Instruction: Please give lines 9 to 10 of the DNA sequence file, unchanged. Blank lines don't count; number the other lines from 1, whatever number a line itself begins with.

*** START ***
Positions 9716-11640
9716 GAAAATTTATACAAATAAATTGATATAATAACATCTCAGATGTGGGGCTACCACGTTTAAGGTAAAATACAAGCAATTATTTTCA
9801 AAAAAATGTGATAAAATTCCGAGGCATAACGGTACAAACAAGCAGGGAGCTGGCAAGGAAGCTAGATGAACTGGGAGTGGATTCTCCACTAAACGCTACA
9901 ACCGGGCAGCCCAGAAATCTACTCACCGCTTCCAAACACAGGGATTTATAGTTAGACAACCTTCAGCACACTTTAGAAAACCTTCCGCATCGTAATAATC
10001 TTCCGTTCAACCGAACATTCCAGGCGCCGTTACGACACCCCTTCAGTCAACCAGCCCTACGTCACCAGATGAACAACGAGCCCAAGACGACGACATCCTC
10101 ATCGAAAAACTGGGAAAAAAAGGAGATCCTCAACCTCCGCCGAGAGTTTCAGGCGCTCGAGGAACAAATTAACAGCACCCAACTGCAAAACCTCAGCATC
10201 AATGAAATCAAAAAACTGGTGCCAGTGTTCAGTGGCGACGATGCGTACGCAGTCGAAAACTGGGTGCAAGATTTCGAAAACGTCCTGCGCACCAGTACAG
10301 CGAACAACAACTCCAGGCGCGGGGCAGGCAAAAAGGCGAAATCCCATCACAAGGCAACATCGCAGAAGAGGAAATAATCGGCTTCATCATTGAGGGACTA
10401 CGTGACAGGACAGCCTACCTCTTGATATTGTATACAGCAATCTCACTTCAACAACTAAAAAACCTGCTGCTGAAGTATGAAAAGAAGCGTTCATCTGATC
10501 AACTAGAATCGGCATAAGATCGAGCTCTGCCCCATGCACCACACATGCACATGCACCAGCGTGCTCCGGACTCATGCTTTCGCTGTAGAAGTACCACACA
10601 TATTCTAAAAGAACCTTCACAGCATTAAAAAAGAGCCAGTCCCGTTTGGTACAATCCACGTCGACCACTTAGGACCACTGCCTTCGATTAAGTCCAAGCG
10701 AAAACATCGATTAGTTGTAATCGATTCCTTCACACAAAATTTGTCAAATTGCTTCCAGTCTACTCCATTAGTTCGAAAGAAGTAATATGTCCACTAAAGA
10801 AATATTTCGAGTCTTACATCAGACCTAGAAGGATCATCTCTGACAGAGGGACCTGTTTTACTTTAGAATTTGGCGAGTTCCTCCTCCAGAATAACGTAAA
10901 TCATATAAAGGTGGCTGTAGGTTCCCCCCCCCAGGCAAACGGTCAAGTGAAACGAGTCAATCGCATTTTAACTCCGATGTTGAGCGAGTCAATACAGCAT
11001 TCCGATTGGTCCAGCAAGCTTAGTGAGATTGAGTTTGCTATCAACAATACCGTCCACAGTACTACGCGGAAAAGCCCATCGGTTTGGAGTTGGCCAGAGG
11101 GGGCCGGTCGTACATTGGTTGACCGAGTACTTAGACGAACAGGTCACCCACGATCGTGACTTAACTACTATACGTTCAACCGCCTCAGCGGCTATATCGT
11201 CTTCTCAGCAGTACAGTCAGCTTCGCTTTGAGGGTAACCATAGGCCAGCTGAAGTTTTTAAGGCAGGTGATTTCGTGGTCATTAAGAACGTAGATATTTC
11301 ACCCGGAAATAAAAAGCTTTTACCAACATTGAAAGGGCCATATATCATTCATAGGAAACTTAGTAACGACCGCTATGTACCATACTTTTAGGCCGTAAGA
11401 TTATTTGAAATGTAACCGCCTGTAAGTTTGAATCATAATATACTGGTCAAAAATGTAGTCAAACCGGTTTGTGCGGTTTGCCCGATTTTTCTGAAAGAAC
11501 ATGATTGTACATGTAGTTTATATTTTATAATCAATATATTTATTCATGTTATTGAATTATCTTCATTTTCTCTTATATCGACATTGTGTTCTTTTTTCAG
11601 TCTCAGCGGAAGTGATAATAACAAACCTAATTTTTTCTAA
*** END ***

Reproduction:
10401 CGTGACAGGACAGCCTACCTCTTGATATTGTATACAGCAATCTCACTTCAACAACTAAAAAACCTGCTGCTGAAGTATGAAAAGAAGCGTTCATCTGATC
10501 AACTAGAATCGGCATAAGATCGAGCTCTGCCCCATGCACCACACATGCACATGCACCAGCGTGCTCCGGACTCATGCTTTCGCTGTAGAAGTACCACACA